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No Executive Changes Foreseen Within The Country’s Tourism Organization

The organization's president, Yiannis Stefanides.

The organization’s president, Yiannis Stefanides.

No changes appear forthcoming within the Hellenic Tourism Organization as a result of Greece’s national elections held last month. The country’s new Minister for Development, who is responsible for tourism, Nikos Christodoulakis, met with the organization’s leaders a few days after his appointment and made no mention of intended changes.

The organization’s president, Yiannis Stefanides, and secretary general, Evgenios Yiannakopoulos, hold the record of the longest-running heads of the organization within its recent history. Mr. Stefanides, one of Greece’s most experienced tourism professionals, and a born diplomat, has held the post as president since 1993. He has welcomed seven new secretary generals to the organization during that time span.

Mr. Yiannakopoulos may not have the seven years of the president, but his 13 months in his present position is somewhat of a record since the average stay of a tourism organization secretary general over the past years is 9.5 months.

He should be able to reinforce that record, provided there are no personal conflicts with the new minister, as his reputation at the organization is a respected one. During the past year, he has put in some long and hard hours to bring some necessary changes to fruition.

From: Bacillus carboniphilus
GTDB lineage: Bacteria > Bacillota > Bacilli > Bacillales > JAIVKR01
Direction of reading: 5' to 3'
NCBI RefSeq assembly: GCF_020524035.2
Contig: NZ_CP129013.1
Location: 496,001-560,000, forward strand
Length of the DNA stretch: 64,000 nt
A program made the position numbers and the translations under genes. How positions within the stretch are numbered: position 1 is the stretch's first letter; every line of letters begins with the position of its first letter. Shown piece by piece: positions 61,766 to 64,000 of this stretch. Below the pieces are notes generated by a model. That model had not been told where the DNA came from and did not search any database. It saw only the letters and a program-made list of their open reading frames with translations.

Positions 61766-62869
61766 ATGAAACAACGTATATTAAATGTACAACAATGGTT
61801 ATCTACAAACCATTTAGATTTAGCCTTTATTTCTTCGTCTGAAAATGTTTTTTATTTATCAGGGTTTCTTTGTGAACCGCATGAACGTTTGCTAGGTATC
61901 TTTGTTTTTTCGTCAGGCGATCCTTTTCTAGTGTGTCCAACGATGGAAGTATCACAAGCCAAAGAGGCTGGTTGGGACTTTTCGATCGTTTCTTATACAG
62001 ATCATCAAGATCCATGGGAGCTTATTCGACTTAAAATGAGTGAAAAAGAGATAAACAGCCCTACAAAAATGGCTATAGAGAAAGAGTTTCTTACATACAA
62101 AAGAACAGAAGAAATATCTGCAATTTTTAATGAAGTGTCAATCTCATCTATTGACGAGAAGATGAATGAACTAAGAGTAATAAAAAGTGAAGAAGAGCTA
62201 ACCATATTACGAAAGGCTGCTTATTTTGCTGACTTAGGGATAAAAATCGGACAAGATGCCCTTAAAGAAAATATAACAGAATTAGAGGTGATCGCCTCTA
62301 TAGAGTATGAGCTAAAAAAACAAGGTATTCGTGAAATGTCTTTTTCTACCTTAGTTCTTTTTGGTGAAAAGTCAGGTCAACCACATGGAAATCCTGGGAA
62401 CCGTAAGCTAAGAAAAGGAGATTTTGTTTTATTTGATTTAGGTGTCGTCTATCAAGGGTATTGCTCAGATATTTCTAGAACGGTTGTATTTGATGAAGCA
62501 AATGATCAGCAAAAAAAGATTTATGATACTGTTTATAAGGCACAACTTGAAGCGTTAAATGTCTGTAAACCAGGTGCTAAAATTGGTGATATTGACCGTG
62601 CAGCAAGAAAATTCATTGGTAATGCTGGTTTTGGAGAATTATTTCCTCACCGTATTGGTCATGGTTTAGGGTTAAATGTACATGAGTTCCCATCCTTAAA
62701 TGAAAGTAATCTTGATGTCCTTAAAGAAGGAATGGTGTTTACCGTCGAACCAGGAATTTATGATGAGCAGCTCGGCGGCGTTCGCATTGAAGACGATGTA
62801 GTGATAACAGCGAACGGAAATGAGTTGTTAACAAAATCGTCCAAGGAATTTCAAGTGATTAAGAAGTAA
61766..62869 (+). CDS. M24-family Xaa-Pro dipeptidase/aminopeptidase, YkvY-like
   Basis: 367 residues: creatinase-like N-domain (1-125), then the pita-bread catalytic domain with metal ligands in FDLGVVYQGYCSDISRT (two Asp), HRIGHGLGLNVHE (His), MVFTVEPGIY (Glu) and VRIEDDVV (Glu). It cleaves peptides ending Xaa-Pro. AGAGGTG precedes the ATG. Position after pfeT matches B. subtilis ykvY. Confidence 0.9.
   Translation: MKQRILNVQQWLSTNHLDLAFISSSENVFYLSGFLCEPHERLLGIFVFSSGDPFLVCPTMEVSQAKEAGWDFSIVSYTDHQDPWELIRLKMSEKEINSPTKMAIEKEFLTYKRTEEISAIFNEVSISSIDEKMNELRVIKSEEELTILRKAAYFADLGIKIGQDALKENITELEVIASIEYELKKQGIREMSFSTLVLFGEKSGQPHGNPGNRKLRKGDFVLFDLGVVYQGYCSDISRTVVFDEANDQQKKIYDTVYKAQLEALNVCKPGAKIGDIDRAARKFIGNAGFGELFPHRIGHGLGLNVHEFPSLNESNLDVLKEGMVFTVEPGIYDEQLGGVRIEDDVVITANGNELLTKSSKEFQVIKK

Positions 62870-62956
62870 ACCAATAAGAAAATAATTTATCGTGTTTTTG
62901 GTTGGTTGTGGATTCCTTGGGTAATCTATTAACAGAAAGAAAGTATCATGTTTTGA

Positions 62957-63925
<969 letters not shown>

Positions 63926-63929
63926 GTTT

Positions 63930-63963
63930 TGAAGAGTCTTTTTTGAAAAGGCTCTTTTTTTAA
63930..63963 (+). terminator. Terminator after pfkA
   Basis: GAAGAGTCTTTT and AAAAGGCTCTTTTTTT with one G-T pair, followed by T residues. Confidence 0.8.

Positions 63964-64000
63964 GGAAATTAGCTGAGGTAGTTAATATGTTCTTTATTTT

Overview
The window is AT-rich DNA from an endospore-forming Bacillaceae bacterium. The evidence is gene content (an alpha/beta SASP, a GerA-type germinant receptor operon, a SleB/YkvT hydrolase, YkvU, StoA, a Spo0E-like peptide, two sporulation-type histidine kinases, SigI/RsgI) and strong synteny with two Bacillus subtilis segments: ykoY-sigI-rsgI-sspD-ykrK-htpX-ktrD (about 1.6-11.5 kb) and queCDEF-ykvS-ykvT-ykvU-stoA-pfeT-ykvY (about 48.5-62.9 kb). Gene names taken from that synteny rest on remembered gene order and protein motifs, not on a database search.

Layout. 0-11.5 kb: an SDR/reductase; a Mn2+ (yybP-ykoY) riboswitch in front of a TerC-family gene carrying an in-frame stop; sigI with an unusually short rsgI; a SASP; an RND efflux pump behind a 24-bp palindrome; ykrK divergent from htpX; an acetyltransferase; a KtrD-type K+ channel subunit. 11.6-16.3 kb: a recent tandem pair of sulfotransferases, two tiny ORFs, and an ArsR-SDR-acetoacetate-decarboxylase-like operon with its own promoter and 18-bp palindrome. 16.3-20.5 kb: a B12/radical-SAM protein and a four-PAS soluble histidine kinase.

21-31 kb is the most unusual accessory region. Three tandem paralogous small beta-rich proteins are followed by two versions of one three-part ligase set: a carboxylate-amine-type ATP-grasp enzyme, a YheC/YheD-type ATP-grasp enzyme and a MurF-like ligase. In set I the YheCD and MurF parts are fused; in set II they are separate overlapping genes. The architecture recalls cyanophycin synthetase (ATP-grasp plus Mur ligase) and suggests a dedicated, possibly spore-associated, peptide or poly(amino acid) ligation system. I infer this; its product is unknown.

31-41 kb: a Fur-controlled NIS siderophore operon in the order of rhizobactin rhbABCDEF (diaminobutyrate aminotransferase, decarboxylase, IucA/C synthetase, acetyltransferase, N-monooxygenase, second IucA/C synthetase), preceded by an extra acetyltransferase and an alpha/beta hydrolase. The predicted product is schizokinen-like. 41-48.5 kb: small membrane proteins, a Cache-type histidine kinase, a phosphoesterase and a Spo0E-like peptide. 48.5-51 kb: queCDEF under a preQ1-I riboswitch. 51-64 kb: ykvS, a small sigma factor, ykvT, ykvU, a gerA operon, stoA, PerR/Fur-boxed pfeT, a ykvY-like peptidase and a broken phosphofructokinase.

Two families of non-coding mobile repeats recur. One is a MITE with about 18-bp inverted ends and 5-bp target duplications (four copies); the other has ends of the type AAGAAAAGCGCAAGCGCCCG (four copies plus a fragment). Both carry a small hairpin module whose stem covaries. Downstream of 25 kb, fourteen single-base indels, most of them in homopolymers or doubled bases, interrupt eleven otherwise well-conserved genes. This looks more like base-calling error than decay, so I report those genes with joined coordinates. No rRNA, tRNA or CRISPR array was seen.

The tourism organization's secretary general, Evgenios Yiannakopoulos.

The tourism organization’s secretary general, Evgenios Yiannakopoulos.

Changes included a presidential decree that places rented rooms and apartments into a quality category called “Keys” and the hotel sector under an international star system. The latter still is somewhat in the cold, but the former is being implemented. Neither, however, was easy for the secretary general to get the required agreement on from the interested parties.

Other positive changes included the reformation of the National Tourism Council and the creation of a company to handle the organization’s properties and the turning over of these properties to that company, which is run under private sector criteria but belongs wholly to the state.

New Development Minister

Nikos Christodoulakis has been appointed Greece’s new development minister after the recent re-election of the Greek Socialist government. Mr. Christodoulakis was the deputy minister for finance in the previous government. Along with Mr. Christodoulakis, new appointments to the development ministry, which is responsible for the tourism sector, include deputy ministers Alekos Kalafatos and newcomer to the political scene, Milena Apostolakis.

Mr. Christodoulakis was born in Armeni, Chania, in 1952. He studied at the Athens Polytechnic and attended post-graduate studies at the University of Cambridge, in England. After graduation, he was appointed professor of economic analysis at the Economic University of Athens, and in 1984 at the department of applied economics of the University of Cambridge.

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